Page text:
This week we have something rather special – a guest post from Jane Willis. Jane has been a supporter of the Hands Up Project for a long time and is on the advisory panel – offering us support in bringing task based learning into the work that we do. Over to you Jane….
I have really enjoyed watching the Story Alive Project, both the clips of learners’ performances of the stories and the videos of teachers demonstrating activities you can do to prepare for story-telling. The enthusiasm of the learners shines through! I’ve also enjoyed reading the blogs and comments on using PP P for teaching grammar.
In this blog post, I am going to make a distinction between form-focused and meaning-focused activities, introduce the concept of Task-based Learning and ask you some questions.
In a PPP lesson, Presentation and Practice of a grammatical structure are form-focused activities; yes, the meaning can be made clear, but the main focus is on saying and writing the new forms correctly. When, in the Production stage, learners use the new structures to make their own personal sentences, these may be true, but the focus is still primarily on the form. Learners can often do this quite well in controlled conditions while thinking about the new structure they have just been taught. And this is useful practice, but here is my first question: is this type of Production free enough to help learners communicate in everyday situations where they want to use English to express their own meanings? To talk or chat to people who don’t speak their language?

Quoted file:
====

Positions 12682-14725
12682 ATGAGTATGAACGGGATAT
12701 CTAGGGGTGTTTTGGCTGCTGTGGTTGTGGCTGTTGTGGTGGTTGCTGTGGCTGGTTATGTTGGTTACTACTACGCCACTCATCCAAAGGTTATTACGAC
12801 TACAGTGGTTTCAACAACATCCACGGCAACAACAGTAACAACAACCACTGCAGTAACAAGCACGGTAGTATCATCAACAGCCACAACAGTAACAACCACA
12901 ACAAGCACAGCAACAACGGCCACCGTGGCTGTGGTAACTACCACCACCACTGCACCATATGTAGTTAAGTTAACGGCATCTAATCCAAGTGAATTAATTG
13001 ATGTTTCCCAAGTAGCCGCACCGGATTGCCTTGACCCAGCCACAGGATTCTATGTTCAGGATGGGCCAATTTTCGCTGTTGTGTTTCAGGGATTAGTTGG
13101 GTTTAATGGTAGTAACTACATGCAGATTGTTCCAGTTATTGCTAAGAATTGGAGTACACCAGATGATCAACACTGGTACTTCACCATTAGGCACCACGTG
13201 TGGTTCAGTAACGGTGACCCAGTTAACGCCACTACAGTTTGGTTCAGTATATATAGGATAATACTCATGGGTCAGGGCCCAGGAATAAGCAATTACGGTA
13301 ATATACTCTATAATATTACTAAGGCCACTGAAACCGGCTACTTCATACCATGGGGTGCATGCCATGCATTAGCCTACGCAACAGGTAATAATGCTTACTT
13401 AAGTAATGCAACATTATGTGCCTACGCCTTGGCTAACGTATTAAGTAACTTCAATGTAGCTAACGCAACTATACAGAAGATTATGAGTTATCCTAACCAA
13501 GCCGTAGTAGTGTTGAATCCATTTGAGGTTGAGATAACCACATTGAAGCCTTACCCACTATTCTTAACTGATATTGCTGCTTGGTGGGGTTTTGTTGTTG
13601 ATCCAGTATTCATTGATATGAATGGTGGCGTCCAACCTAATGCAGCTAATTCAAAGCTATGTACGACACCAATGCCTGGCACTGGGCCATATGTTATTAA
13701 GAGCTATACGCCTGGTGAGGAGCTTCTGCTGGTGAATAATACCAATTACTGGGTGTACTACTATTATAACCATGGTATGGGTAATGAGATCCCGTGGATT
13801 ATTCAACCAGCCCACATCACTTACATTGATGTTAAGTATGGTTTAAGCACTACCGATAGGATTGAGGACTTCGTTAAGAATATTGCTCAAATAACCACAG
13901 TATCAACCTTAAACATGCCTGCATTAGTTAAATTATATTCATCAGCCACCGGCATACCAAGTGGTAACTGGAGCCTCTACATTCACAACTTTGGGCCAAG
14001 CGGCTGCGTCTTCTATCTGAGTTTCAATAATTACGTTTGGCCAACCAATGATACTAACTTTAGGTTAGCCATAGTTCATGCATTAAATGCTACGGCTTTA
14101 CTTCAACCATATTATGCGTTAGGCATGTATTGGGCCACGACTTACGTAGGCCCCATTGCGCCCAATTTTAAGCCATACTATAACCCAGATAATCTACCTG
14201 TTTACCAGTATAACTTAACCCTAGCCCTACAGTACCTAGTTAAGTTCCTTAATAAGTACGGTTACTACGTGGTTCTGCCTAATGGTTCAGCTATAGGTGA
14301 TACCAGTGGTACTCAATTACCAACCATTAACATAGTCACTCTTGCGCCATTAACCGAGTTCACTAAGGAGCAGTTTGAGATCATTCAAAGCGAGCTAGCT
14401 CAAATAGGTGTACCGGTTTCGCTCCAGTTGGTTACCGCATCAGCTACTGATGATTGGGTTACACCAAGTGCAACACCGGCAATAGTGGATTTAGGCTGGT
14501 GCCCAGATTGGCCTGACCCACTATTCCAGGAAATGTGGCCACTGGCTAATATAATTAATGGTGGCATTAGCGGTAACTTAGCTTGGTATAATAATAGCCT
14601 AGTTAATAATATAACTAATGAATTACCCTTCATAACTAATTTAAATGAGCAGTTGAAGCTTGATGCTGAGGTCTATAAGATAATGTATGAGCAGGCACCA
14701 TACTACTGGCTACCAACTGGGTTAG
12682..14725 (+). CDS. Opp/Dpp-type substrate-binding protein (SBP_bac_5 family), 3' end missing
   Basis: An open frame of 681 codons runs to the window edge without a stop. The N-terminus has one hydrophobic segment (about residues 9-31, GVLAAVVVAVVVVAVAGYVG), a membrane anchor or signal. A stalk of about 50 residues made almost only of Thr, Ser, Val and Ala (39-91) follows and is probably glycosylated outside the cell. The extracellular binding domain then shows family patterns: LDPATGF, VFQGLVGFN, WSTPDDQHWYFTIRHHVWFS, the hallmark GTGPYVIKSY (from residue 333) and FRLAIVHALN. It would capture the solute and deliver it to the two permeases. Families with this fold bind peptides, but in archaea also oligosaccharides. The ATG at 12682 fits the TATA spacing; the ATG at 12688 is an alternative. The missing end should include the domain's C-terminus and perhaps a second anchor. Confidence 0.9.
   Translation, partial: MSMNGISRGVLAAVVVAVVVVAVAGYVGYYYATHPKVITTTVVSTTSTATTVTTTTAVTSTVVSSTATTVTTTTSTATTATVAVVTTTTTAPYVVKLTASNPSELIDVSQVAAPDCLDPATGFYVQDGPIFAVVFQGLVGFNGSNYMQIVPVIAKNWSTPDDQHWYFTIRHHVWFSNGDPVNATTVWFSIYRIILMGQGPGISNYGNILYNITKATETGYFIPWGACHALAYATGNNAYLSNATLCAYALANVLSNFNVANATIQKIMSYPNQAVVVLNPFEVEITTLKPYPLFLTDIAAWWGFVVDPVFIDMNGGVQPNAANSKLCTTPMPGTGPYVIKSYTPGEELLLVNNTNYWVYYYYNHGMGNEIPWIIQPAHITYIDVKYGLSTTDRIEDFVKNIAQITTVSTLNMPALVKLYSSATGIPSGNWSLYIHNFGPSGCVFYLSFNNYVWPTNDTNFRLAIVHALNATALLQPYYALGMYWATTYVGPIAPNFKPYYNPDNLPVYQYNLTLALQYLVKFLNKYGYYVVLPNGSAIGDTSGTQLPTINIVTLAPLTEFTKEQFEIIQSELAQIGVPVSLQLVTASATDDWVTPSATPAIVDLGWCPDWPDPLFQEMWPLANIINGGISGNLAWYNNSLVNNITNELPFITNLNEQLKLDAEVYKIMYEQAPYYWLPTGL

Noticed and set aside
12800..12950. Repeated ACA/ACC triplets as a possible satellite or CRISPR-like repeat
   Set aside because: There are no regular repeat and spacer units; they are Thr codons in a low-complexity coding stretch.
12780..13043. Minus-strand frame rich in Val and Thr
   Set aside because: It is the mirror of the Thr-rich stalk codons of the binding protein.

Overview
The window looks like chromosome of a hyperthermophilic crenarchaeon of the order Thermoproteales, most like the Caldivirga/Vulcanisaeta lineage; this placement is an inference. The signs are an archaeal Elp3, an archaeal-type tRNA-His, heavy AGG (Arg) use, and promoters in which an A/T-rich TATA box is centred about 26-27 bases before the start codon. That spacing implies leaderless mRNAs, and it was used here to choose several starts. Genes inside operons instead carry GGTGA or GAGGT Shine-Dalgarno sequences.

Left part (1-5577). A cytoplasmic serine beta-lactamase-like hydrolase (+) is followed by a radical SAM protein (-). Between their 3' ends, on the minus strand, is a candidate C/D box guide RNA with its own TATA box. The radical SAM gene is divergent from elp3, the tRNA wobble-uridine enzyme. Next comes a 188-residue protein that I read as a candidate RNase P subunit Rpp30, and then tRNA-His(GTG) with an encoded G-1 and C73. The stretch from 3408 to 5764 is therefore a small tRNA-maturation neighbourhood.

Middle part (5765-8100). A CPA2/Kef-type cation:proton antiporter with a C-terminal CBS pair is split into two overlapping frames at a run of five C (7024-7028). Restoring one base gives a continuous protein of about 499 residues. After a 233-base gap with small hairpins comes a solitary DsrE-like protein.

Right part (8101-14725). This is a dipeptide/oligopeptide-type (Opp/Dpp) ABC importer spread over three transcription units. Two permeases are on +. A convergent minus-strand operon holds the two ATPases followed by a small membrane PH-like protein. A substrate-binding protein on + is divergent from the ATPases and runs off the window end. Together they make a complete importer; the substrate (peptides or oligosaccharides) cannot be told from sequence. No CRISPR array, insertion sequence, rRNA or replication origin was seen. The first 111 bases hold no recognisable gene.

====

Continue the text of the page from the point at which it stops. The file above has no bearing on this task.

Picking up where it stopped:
When using language in real-life, we do not just speak in sentences containing similar grammar structures. In fact we don’t need to speak in sentences, we speak in meaning units. Every day communication is meaning-focused, we use whatever words and phrases best express our meanings – our focus is on getting someone else to understand what we mean. The phrase ‘D’you know what I mean?’ is one of the commonest phrases in spoken English!
My second question for you is – how much time does the average learner get in each lesson for individual meaning-focused language use? to speak freely in class, (not just to practise one structure), to interact with each other in English, maybe with the teacher, or in pairs? to put to use whatever language they can remember in order to find out things about each other, to play a guessing game ? To ask questions as well as answer, to compare what they did or are planning to do at the week-end, to tell stories about their own lives? Can you work it out? How many minutes in a week? A term?
Nick suggested re-ordering a PPP lesson on future plans . He started with the 3rd P, Production, but using truly meaning-focused interactions . Stage 1 was the teaching telling the class about their plans for next Friday (meaning focussed – learners always like hearing about the teacher’s own lives and will be trying to understand), stage 2 was learners telling each other their plans (meaning-focused), followed by stage 3 – teacher chatting about the learners’ plans using natural conversational language containing a variety of language patterns . So Nick’s stages 1-3 are all meaning- focused and these will help the learners get used to taking part in normal English interactions. The learners may well express their meanings just using words and phrases they know, and inevitably will be making mistakes, but if their meaning is clear, they have succeeded in communicating in English and should be praised! In Nick’s lesson, later stages 4-7 PRESENTATION and PRACTICE are more closely form-focussed, but the input is all taken from the learner’s earlier contributions with an added memory challenge to make it fun, and to make the learners really listen to the meanings of the corrected sentences. (And note here, that if learners are not sure of their plans, they might need to express uncertainty, using words like might or perhaps….)